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Coca-Cola to shut drinks manufacturing plant in Ireland, trim more than 160 jobs

Coca-Cola to shut drinks manufacturing plant in Ireland, trim more than 160 jobs

Global soft drinks giant Coca-Cola Inc. announced plans Wednesday to shut down one of its three plants in Ireland and trim 166 jobs.
The Atlanta-headquartered maker of Coke, Sprite and scores of other drinks said it was shifting its production of concentrates from its 30-year-old plant in Drogheda, north of Dublin, to two other Irish plants to boost efficiencies and save costs.
In a statement, Coca-Cola said 256 jobs would be cut in Drogheda, but 90 jobs would be created at the other two plants in Ballina, County Mayo, in Ireland's extreme west and Athy, County Kildare, southwest of Dublin.
The company said boosting production at those two bases would be "sufficient to meet the current and future demand for concentrate and beverage base supply from Ireland."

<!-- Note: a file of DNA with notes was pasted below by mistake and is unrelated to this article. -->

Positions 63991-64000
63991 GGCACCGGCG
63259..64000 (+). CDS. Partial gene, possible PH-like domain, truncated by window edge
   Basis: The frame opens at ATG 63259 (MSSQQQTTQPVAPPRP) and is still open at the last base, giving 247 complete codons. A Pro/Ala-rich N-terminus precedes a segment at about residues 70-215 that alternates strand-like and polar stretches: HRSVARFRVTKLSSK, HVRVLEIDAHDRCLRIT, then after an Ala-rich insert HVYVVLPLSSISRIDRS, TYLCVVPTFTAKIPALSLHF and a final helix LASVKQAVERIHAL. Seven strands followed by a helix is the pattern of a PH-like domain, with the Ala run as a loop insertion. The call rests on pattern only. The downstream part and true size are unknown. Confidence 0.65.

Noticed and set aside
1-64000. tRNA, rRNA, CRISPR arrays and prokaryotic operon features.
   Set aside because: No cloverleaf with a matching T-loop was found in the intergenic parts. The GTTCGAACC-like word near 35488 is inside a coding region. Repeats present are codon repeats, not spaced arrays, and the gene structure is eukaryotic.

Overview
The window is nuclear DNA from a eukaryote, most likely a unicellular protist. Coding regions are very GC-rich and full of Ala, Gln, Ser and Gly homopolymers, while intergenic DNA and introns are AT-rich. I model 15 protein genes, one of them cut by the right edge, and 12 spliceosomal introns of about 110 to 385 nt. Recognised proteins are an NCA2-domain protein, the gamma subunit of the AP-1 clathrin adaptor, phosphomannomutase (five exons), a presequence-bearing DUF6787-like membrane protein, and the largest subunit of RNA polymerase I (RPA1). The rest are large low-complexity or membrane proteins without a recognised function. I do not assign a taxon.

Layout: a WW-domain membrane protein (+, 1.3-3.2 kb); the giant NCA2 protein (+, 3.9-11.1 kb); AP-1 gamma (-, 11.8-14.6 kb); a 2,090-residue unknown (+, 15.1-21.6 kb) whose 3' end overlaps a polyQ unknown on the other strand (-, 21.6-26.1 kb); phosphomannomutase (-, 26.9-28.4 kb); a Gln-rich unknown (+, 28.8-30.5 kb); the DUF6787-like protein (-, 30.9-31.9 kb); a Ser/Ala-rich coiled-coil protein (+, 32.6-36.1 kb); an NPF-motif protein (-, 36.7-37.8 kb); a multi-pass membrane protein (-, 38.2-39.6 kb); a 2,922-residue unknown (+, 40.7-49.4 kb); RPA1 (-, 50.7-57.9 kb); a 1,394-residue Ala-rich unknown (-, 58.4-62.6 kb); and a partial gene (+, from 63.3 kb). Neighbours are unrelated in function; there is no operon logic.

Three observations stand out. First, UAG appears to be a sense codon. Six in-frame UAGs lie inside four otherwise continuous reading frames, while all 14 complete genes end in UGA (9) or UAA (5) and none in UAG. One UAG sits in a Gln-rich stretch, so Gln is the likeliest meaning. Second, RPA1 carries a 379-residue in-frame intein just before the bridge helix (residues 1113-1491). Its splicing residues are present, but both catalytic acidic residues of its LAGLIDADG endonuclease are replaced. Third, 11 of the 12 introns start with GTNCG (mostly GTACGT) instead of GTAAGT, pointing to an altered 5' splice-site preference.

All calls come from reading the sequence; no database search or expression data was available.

Hugo Reidy, general manager of the Drogheda plant, said it would close in September 2008. Workers who didn't want to relocate to other Coca-Cola plants in Ireland would receive "a generous redundancy and early retirement package together with financial advice, job search, re-training and business start-up assistance," he said.
Labour union leaders accused Coca-Cola of mounting the action to close down a plant with union-organized workers in favor of the Ballina plant, where workers are not unionized.
Arthur Hall, regional secretary of the Technical, Engineering and Electrical Union that represents many Coca-Cola employees in Ireland, called the Drogheda cutbacks "corporate greed at its worst."
"This is a highly profitable operation and it has not lost a day of production in disputes for well over a decade. The only reason why it is moving its main production to Ballina that I can see, is that it has a non-unionized work force there and can ensure less of its profits stay in the local economy," Hall said.
For the past three decades the Drogheda plant has produced concentrates for drinks that are distributed to bottling plants throughout Europe.
Ireland's trade and employment minister, Micheal Martin, said he regretted Coca-Cola's cutbacks but thanked the company for offering generous layoff payments and other support. He said the government also would offer those who lost jobs retraining opportunities.
Coca-Cola said it would keep open its shared services center in Drogheda, which employs more than 110 people and offers support to company operations worldwide. The planned cuts would leave Coca-Cola with 540 employees in Ireland.